From emergency response to resilience with real time video

Real-time video communications are quickly becoming an important part of emergency response

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From emergency response to resilience with real time video Grayley: Real-time video and audio communicationsare having a positive impact on all parts of emergency preparation and response.
By  Andrew Graley Published  February 22, 2016

Governments around the world today are faced with more types of emergencies and situations to deal with than even before — natural disasters, health hazards and border control.

In the Middle East, the UAE government is leading the way in using the latest communications and video technologies to ensure the safety and welfare of its residents. Public safety and security agencies along with fire and health departments’ emergency and tactical response teams have been tasked to provide an ever-widening array of services, while simultaneously reducing operating costs and improving cross-agency collaboration. To respond to these requirements, they have invested in technologies such as video conferencing and streaming to address such challenges.

Today, law enforcement, health and emergency services, fire and rescue, paramilitary forces highly depend on such real-time audio and video communications tools at all stages of the emergency management process.

Preparedness

Risk mitigation, awareness and training programs are necessary to making sure responders and citizens alike are better prepared and know how to react in any situation. Video conferencing and streaming technologies are used to host daily briefings and meetings at a distance, discuss emergency plans, and educate staff and citizen with video-based learning and communications. It allows emergency teams to stay updated on the latest tools, techniques and procedures. This type of staff training, emergency planning meetings as well as briefings and debriefings, can be done at a distance, using video collaboration and/or immersive telepresence solutions. These measures save time and costs, improve knowledge transfer and retention resulting in higher levels of preparedness for responders and citizens.

Detection

Video surveillance allows the monitor and capture of any event or situation taking place simply by using stationary security cameras, in-vehicle cameras, wearable cameras as well as smart phone cameras. In the near future, emergency calls to dispatch centres will be made using video calling and other multi-media technologies. Citizens will be able to notify authorities about any crime or emergency in action. Law enforcement personnel will be able to see and determine, from a distance, if an intruder or suspect is armed. Emergency operators handling a fire call can see the precise location of a blaze to better direct firefighters and potentially save crucial seconds. Citizens who lack the ability to speak can still make the nature of their emergency known, by showing operators what is happening using their phone-cams. Streaming video will also be linked with GPS coordinates to help responders locate victims or offenders.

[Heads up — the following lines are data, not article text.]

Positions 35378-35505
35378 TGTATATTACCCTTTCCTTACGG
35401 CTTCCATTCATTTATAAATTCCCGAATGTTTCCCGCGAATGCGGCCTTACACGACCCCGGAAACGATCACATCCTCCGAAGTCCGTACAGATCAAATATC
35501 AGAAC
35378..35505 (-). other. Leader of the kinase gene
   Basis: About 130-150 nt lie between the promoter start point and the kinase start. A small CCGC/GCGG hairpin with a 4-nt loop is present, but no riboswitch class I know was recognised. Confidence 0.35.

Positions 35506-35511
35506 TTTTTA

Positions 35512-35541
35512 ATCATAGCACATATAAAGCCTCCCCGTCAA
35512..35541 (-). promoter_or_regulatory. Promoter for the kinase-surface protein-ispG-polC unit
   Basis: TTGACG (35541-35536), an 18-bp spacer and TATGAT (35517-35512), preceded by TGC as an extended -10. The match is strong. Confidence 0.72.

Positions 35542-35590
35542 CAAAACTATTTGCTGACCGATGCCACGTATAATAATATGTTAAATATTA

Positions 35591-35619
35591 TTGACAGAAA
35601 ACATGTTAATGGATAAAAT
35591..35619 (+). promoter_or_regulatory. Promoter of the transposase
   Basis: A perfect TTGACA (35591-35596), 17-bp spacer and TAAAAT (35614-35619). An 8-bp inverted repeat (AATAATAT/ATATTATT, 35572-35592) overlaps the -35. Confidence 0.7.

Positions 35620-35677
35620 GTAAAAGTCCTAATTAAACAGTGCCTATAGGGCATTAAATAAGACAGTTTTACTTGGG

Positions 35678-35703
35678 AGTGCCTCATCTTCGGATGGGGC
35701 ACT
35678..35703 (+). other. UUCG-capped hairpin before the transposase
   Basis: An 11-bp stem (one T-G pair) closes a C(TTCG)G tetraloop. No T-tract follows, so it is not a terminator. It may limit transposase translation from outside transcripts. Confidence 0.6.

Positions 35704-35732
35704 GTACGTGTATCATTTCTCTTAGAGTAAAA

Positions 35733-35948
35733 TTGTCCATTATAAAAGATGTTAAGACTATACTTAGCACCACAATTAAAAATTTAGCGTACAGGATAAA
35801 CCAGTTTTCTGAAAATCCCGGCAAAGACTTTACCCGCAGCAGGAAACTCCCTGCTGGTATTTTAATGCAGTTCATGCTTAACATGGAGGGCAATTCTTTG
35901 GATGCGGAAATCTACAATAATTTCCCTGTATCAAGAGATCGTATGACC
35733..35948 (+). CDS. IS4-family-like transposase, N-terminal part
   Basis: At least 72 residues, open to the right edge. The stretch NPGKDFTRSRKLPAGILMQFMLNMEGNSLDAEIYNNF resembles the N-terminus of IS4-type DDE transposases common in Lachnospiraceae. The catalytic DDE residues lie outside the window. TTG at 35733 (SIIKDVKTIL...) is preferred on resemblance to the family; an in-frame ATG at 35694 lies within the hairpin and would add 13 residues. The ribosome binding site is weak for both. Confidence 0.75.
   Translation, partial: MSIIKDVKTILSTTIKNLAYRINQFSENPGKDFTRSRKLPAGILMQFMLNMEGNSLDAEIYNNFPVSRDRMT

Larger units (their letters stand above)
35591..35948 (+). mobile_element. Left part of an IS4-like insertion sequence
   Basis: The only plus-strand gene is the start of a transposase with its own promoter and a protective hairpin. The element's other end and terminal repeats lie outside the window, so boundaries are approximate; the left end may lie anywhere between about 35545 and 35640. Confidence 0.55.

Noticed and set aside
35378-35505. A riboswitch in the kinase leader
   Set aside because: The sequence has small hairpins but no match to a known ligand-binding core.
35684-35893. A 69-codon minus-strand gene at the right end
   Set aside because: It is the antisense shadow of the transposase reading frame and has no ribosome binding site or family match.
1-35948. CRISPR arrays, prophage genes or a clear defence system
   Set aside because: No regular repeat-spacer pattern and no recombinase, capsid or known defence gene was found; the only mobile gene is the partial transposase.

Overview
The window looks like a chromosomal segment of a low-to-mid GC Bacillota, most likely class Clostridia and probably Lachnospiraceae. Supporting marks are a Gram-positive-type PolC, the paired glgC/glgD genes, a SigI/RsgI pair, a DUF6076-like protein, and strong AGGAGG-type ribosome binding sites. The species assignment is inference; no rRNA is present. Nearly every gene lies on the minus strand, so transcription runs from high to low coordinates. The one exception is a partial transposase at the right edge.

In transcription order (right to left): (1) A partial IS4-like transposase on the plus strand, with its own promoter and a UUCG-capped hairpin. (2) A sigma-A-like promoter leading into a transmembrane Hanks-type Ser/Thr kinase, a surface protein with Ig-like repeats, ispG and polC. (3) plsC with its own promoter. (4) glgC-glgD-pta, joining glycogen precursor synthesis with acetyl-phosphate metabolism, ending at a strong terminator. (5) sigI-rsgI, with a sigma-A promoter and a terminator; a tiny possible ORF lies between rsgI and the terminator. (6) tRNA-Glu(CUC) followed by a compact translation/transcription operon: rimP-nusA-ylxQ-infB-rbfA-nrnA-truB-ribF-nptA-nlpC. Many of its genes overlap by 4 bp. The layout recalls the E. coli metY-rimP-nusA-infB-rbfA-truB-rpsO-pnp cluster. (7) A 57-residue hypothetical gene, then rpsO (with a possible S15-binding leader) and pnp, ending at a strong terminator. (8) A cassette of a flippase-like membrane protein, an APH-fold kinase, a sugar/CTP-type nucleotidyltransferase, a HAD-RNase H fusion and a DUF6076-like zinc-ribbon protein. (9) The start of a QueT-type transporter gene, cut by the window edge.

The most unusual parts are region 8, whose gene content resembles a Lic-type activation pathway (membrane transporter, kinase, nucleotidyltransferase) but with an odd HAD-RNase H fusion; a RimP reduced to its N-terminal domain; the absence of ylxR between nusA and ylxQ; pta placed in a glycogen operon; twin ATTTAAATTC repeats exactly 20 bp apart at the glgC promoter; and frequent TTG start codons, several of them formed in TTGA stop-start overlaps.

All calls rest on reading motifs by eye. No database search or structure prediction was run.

Response

Is a fire that has been called in merely a brush fire, or is it a chemical fire? What other types of agencies need to be called in to assist? Those who are equipped with the most up-to-date and detailed information are able to collaborate in a unified manner with others involved, to respond more effectively. Mobile video collaboration and immersive telepresence solutions help everyone involved better understand an emergency situation while it is happening. When both time and accurate information are of the essence, video collaboration is a mission-critical tool to handling any crisis effectively. Emergency responders who can see for themselves what is happening — even if they aren’t physically present — are better armed with knowledge than those who are reporting from other sources. They can achieve situational awareness, which allows them to better plan and respond swiftly.

Recovery

After an emergency, initial care and early triage can benefit from accurate communication in the field. It is made possible when all volunteers and professionals involved can collaborate in real time via video. Valuable evidence can be collected and preserved through video, which can help determine the cause of a crisis, methods for its possible prevention and ways to improve future response. Government officials armed with real-time information can better coordinate an ongoing response to any disaster or public security situation. This includes transporting victims to avail­able medical service providers, arranging for the rebuilding of damaged infrastructure or coordinating the re-establishment of public works. In the event of a lengthy pandemic or other major disaster, governments deploy video conferencing technology at all levels of their organisation to ensure Continuity of Operations or and provide essential services to communities in affected areas.

Natural and man-made disasters will not go away any time soon. Government agencies need to arm themselves with the right technology to be better prepared, detect, respond and recover from any situation more efficiently than ever before. Video conferencing and video content management solutions have been widely recognised by world-class emergency services teams, and are making a critical difference today in managing emergencies and saving lives.

Andrew Graley is EMEA Director of Healthcare, Education & Government at Polycom.

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